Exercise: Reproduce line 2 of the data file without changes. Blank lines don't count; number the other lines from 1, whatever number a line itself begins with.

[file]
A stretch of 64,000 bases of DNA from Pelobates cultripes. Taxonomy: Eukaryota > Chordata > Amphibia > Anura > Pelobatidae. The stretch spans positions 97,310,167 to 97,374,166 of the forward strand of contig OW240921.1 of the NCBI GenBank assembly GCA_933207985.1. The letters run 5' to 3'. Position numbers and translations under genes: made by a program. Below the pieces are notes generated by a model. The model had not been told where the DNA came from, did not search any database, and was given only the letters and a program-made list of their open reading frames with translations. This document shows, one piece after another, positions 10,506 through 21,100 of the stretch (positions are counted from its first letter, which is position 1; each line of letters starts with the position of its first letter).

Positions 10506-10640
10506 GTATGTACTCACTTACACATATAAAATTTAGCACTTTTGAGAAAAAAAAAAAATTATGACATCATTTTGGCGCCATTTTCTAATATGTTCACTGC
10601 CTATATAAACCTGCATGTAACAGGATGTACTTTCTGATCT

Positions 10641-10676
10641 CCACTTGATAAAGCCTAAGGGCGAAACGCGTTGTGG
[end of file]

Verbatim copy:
Positions 10506-10640